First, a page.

Thailand’s EV sales projected to double by year-end

Picture courtesy of CHUTTERSNAP, Unsplash

Thailand is set to witness a significant spark in electric vehicle (EV) sales, potentially doubling the figures by year-end, driven by Chinese manufacturers and approximately US$2.4 billion in government incentives, bolstering consumer demand.

Krisda Utamote, Electric Vehicle Association of Thailand President, forecasted that new battery EV registrations might exceed 150,000 by the year’s end in a recent interview in Bangkok.

This surge in demand is expected to raise the total EV share in passenger car registrations from 12% last year to 20% this year. In 2022, the figures were in single digits. The Thai Government’s decision to slash import and excise taxes on imported EVs and provide cash subsidies to buyers in exchange for automakers’ commitment to start local production lines has stimulated this boom.

This scheme, initiated in 2022 and extended until 2027, has lured a slew of investments. Notably, major Chinese carmakers like BYD and Great Wall Motor are among those setting up local plants. This move is expected to enhance the country’s manufacturing prowess and assist in achieving its carbon neutrality target by 2050, said Krisda.

“This year will see the first domestic roll-outs by many manufacturers who signed up for the first incentive scheme and committed to local production.”

Krisda added that the programme was also accelerating domestic purchases. He even projected that annual EV registrations might surge to 225,000 units by 2025, achieving the National EV Policy Committee’s target for new-energy vehicles to constitute 30% of total passenger car usage, reported Bangkok Post.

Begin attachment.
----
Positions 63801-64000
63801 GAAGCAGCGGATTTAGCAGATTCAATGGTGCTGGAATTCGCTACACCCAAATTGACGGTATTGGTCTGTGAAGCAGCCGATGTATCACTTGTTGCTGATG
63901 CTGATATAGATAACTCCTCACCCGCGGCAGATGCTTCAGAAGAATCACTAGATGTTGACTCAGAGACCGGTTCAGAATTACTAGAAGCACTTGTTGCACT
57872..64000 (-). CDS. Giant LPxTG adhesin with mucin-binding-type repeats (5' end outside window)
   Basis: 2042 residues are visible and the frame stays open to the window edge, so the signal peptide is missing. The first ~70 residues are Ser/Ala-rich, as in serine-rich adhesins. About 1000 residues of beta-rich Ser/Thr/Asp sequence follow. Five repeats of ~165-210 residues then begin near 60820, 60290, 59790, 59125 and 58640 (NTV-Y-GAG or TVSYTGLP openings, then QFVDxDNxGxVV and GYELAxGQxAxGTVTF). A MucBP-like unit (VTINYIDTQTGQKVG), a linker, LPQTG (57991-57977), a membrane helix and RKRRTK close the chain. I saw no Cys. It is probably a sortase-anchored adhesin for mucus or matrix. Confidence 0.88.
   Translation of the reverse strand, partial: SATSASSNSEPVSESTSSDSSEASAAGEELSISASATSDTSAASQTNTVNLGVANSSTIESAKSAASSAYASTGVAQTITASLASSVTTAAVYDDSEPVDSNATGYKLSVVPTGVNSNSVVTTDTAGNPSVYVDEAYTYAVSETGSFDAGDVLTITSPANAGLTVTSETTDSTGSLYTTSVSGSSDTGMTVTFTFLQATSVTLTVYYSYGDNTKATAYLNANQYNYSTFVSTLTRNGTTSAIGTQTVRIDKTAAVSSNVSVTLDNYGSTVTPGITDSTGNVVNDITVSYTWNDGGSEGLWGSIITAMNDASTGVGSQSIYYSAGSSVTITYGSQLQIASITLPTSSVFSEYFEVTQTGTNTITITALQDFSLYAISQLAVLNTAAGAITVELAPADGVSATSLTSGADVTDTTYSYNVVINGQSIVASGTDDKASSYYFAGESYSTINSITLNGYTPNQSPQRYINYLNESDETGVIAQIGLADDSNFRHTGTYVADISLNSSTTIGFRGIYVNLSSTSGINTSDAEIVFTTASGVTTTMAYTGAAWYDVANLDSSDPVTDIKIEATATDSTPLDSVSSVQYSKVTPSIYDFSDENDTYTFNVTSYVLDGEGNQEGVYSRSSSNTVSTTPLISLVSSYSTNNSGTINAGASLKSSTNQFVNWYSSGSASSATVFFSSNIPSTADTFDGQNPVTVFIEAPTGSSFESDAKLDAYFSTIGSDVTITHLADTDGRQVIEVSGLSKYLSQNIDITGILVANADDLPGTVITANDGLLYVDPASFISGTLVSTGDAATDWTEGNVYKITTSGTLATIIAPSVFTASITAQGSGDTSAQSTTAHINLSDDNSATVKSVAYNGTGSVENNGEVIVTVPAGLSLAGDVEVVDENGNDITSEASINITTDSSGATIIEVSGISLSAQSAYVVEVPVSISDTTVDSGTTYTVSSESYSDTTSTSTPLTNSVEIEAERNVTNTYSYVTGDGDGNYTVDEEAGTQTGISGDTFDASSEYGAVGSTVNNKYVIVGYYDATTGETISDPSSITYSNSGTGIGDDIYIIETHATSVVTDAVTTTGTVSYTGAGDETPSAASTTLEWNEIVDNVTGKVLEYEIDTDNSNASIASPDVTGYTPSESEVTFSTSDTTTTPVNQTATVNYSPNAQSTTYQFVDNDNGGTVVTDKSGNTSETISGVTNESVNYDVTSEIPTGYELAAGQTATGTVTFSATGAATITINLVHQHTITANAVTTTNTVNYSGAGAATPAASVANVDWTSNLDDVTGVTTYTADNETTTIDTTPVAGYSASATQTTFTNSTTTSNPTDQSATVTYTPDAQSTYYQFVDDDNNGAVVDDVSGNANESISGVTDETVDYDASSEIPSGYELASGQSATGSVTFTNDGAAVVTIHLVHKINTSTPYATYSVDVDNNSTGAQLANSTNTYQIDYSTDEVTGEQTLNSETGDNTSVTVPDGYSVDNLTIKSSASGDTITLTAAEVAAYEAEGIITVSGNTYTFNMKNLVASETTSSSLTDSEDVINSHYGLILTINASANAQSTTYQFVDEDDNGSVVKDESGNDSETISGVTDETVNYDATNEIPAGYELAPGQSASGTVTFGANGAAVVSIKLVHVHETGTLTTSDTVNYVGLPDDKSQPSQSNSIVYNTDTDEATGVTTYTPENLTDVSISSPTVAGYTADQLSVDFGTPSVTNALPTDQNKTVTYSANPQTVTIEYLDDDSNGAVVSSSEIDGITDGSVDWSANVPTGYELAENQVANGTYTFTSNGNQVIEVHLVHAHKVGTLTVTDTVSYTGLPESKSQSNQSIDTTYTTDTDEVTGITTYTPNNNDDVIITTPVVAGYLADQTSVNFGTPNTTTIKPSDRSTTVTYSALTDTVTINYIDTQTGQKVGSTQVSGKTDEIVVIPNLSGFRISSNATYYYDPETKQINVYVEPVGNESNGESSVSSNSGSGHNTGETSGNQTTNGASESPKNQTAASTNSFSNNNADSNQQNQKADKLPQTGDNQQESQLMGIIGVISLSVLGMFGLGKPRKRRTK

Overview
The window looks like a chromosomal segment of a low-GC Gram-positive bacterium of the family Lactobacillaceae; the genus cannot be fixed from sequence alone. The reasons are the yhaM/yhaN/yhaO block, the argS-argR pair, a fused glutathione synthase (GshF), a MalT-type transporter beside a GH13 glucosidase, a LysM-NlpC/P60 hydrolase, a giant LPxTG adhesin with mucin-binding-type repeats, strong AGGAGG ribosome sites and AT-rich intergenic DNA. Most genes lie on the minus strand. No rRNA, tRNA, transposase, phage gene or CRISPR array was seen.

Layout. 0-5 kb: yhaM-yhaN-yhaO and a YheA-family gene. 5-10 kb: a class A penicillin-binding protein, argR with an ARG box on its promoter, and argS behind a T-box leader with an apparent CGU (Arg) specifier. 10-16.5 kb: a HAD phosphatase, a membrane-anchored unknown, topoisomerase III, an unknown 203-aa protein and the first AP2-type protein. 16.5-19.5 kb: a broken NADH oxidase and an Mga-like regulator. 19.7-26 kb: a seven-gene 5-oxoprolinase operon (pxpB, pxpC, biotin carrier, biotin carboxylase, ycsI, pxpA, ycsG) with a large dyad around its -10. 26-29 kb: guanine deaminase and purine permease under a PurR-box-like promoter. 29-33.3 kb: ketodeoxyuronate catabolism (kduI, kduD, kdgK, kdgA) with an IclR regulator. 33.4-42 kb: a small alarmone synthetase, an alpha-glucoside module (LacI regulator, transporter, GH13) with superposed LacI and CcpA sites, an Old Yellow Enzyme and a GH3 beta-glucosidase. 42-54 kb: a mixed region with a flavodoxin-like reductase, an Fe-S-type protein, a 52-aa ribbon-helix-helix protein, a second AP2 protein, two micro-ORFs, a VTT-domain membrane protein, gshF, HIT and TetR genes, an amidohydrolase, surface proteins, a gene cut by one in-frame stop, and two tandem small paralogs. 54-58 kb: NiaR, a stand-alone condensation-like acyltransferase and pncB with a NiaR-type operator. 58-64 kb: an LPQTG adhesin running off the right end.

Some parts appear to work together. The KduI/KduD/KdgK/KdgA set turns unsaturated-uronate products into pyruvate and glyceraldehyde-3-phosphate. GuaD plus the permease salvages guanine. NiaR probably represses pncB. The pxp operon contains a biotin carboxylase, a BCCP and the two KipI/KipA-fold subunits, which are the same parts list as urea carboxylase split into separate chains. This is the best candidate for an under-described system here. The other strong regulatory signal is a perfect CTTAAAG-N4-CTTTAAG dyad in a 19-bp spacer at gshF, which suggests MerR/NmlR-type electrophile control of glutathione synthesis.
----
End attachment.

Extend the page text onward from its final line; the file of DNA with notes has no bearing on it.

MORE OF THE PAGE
Charging stations

Despite the promising future, Thailand’s auto industry faces a significant challenge, as the growth in public charging stations may not keep pace with EV sales, potentially affecting the cars’ appeal to mass-market buyers, as per Kasikornbank’s research centre’s October report.

Nevertheless, Krisda reassured that Thailand was well-equipped to support the growing industry, boasting more than 8,700 public chargers at roughly 2,200 locations nationwide as of September. This equates to an average of one public charger for every 16.5 EVs, placing Thailand slightly behind the global average of 15.9.

Regardless of the decreased benefits in the latest incentive package, Chinese carmakers are leading the way in initiating local production in 2024, a vital step towards Thailand’s goals. As per government data, Chinese-owned brands dominated all but one of the top five best-selling EVs in Thailand last year, with Tesla ranking fourth.

Recently, Great Wall Motor launched a local production line for the new Ora Good Cat, becoming the first battery-powered EV model to be manufactured and commercially sold in Thailand. More Chinese EV manufacturers, including BYD and Hozon New Energy Automobile, are expected to follow suit, starting local manufacturing this year.

Despite some incentives being rolled back, Krisda believes that the Southeast Asian nation still presents long-term opportunities for foreign carmakers.

“There’s a growing demand in Thailand that raises stakes for investment. Nobody is backing down. Nobody wants to get left behind as the EV train takes off.”

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Alex Morgan

Alex is a 42-year-old former corporate executive and business consultant with a degree in business administration. Boasting over 15 years of experience working in various industries, including technology, finance, and marketing, Alex has acquired in-depth knowledge about business strategies, management principles, and market trends. In recent years, Alex has transitioned into writing business articles and providing expert commentary on business-related issues. Fluent in English and proficient in data analysis, Alex strives to deliver well-researched and insightful content to readers, combining practical experience with a keen analytical eye to offer valuable perspectives on the ever-evolving business landscape.

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